Spouse Maintenance

What is spousal maintenance?

Spousal maintenance is an order that requires one person from a former relationship to provide financial assistance to the other. To qualify for spousal maintenance, you must show that you are unable to adequately support yourself and that your former partner has the financial capacity to pay spousal maintenance.

In property settlement matters, preference is given to the ‘clean break’ principle which means that arrangements for the division of property should, if possible, provide finality between the parties. Therefore, spousal maintenance is not always relevant in family law matters as it is preferable that financial affairs are finalised rather than ongoing.

In some circumstances, however, maintenance is justified and in a number of family law matters, is ordered either on an ongoing or interim basis, pending the final determination of a property settlement.

How is spousal maintenance determined?

Spousal maintenance is determined in light of the overall property settlement. As with most family law matters, the parties will need to participate in dispute resolution processes before going to court.

Several principles are considered when determining whether it is just and equitable to order spousal maintenance. A court will take into account:

  • the assets, income, financial resources and liabilities of each party;
  • the age and health of the parties;
  • the parties’ respective abilities to earn an income;
  • the impact the relationship has had on each party’s ability to earn;
  • a suitable standard of living in the circumstances;
  • whether there are children and who they live with / spend time with.

This means that an applicant for spousal maintenance must show firstly, that he / she is unable to adequately support himself / herself and secondly, that the former spouse or partner is in a position to contribute financially after meeting his / her own reasonable living expenses.

Applying for spousal maintenance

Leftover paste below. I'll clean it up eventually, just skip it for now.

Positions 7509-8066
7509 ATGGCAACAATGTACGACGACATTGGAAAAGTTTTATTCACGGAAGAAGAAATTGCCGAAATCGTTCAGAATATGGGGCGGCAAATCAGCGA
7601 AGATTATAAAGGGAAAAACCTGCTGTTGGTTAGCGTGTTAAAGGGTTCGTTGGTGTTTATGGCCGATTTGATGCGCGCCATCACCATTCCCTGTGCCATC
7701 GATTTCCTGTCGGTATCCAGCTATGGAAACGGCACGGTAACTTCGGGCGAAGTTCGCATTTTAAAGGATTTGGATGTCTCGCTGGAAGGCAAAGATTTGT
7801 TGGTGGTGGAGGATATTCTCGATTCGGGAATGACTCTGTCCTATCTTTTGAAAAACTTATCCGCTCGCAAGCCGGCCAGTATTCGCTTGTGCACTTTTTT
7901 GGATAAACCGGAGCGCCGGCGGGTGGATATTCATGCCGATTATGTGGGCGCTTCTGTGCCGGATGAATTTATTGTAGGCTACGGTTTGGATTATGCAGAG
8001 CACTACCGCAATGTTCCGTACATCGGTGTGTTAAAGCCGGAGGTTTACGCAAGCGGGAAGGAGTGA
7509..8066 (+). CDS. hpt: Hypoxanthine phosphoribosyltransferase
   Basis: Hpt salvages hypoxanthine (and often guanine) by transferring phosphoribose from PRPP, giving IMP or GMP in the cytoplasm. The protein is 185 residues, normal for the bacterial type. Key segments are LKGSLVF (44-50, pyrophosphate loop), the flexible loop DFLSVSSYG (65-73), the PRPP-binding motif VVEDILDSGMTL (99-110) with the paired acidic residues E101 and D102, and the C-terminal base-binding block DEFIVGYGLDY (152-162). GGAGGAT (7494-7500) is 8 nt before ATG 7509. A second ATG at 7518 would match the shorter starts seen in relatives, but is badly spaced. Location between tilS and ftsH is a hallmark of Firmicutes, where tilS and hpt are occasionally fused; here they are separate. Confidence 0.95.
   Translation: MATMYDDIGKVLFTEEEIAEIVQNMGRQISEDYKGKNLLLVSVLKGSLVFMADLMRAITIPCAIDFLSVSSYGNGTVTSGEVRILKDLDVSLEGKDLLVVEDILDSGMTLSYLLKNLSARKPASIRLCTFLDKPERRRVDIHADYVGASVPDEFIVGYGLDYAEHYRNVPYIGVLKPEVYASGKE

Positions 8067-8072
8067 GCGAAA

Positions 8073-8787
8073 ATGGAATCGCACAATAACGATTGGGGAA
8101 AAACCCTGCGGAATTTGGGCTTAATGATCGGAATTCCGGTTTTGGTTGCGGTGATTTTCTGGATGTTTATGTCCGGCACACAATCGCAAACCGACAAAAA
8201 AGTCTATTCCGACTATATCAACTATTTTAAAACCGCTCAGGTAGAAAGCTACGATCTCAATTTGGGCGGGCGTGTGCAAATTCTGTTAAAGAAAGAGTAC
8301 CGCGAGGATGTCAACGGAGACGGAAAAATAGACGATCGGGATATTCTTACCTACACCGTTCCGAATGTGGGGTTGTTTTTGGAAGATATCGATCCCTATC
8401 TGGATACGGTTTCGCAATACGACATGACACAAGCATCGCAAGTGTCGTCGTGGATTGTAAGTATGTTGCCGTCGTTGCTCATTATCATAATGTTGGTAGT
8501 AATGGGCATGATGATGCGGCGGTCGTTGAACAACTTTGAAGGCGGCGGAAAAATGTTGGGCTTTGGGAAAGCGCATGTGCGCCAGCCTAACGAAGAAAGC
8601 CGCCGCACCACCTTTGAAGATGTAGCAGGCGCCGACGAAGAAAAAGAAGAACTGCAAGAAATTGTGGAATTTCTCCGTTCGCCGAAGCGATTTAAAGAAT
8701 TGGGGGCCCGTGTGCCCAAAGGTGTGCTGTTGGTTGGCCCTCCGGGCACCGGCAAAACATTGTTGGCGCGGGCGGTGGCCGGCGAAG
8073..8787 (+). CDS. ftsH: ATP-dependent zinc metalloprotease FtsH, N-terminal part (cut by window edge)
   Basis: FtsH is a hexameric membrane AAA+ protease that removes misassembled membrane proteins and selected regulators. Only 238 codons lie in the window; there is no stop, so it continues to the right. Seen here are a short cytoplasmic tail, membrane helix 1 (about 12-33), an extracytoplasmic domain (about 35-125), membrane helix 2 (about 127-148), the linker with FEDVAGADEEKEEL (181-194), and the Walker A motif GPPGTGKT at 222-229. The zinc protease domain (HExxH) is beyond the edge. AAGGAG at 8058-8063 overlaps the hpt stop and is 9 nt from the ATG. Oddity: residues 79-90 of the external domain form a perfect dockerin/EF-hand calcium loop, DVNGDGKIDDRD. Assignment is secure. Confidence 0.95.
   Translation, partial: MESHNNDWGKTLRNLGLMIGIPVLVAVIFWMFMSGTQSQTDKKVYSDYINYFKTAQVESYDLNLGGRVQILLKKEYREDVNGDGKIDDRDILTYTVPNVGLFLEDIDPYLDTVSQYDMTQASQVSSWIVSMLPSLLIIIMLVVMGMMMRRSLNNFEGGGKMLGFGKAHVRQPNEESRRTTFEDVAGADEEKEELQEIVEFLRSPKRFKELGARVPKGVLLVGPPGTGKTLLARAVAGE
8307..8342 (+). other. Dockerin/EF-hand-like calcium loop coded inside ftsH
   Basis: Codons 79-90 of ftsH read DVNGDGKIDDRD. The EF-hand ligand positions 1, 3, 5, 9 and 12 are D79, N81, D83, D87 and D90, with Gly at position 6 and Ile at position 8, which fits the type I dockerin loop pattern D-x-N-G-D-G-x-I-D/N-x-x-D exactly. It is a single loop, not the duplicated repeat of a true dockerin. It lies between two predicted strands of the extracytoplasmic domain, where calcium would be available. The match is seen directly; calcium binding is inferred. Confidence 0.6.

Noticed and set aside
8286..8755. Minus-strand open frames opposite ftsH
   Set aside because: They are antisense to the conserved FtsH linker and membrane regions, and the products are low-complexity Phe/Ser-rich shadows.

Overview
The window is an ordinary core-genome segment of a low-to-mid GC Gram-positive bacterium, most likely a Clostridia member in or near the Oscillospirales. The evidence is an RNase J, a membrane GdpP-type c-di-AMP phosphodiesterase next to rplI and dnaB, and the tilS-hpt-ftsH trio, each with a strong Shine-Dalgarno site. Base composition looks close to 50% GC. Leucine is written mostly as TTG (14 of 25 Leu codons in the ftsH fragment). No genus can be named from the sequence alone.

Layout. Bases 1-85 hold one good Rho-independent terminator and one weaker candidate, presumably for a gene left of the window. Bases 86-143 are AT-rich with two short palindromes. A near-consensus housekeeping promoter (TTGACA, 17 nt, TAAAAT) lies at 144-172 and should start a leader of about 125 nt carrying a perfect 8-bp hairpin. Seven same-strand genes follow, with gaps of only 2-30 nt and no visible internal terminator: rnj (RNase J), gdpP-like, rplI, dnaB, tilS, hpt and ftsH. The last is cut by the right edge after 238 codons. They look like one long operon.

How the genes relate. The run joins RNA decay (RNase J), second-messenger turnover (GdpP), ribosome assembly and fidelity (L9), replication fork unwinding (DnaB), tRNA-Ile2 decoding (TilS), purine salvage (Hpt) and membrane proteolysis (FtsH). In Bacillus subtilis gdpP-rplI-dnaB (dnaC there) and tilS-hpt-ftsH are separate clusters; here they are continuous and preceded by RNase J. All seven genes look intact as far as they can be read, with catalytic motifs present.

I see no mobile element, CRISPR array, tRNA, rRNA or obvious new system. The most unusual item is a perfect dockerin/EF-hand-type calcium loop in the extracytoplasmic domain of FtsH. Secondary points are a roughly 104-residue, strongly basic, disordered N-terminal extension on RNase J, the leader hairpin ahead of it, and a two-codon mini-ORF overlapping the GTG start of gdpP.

An application for spousal maintenance must be made within 12 months of a divorce becoming final or within 2 years after the breakdown of a de facto relationship. Applications for spousal maintenance may be made immediately upon separation. In limited circumstances the court will allow a party to make a late application however there is no guarantee this will be allowed.

An application will need to contain submissions setting out the financial position of the parties, the relationship history in terms of caring for children, and the work capacity of the applicant and respondent. It should take into consideration the immediate and long-term earning capacity of the applicant and respondent.

The application should be supported by evidence demonstrating the needs of the applicant and his or her inability to financially meet those needs. This will include financial statements and, where relevant, medical reports setting out any health concerns and how these impact on the applicant’s earning capacity. Job search diaries and details of any training necessary to re-enter the workforce may also be relevant.

Applications for spousal maintenance must be carefully prepared so that the argument for maintenance is clearly documented and supported with evidence.

Our lawyers can explain the process of applying for spousal maintenance and will provide an assessment of the likely success of your matter before preparing the necessary application and supporting documents.

If you need any assistance contact one of our lawyers at mail@smythfamilylaw.com.au or call 02 7202 2137 for a no-obligation discussion and for expert legal advice.